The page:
About three lakh traders in the district have decided to go on an indefinite bandh from May 8 to protest against the implementation of Local Body Tax (LBT). The decision was taken yesterday at a meeting attended by representatives of several trade associations in the Pune.
President of Pune Traders’ Association Popatlal Oswal said though a Government Resolution (GR) was already in place for implementation of the LBT, traders in the state were firm on their decision to observe an indefinite bandh.
“The notification draft brought by Chief Minister Prithviraj Chavan is unclear. The district administration, which refused to budge, has already issued a notice for confiscation of food grains from our shops. Hence we have called for an indefinite bandh from May 8,” he said.
The District Food Distribution Department, till date, has issued notices to 1,020 fair price shops and 450 wholesale shops in the district for participating in the bandh called by traders on April 22 to protest against the LBT. Its officials warned that similar action would be initiated against traders who would down their shutters in support of the indefinite strike starting May 8.
District Food Distribution Officer Dyaneshwar Jawanjal said that according to the Essential Commodities Act of 1955, criminal cases would be filed against the fair price and wholesale shopkeepers if they participate in the bandh to protest against implementation of the LBT.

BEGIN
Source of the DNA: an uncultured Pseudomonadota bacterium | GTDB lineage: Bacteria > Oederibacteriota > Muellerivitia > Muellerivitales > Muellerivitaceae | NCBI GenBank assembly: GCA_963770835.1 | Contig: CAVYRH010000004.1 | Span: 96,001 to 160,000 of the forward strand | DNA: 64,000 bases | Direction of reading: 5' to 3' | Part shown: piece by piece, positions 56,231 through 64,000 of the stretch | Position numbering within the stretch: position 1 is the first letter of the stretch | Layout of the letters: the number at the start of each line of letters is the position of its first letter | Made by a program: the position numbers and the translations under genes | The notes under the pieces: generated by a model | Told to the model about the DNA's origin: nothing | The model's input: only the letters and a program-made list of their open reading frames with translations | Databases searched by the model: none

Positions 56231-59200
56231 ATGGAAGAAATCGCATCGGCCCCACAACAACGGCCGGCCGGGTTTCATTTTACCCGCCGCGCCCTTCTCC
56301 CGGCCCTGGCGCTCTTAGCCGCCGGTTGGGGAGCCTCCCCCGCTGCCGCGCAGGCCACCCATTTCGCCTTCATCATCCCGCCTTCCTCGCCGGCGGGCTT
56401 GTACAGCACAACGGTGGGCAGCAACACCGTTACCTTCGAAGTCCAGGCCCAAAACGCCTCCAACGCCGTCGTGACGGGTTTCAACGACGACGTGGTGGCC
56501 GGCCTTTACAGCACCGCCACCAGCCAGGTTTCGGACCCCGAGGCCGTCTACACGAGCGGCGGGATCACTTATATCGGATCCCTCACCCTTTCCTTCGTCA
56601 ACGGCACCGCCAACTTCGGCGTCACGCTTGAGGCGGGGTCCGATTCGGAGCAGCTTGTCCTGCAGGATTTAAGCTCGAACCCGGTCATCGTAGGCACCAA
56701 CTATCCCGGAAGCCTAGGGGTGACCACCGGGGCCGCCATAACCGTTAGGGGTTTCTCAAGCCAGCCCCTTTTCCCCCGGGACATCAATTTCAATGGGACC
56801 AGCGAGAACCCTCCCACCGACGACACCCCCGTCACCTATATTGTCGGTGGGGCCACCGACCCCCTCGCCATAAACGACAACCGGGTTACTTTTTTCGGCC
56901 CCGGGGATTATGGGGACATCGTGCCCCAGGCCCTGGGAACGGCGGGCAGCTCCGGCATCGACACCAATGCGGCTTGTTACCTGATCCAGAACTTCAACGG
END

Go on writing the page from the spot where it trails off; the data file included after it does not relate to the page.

He said, “There is a possibility that shopkeepers might store foodgrains in their godowns and participate in the bandh under the pretext that they are out
We have asked Maharashtra State Warehousing Corporation to provide information about the fair price and wholesale shopkeepers who store the foodgrains in their godowns.”
After the bandh called on April 22 ended, it was discovered that about 3,840 quintals of foodgrains were stored at various godowns and were later distributed through fair price shops in the district.
Jawanjal said a team comprising 30 officials was formed to check whether fair price and wholesale shops were open or closed during the indefinite bandh.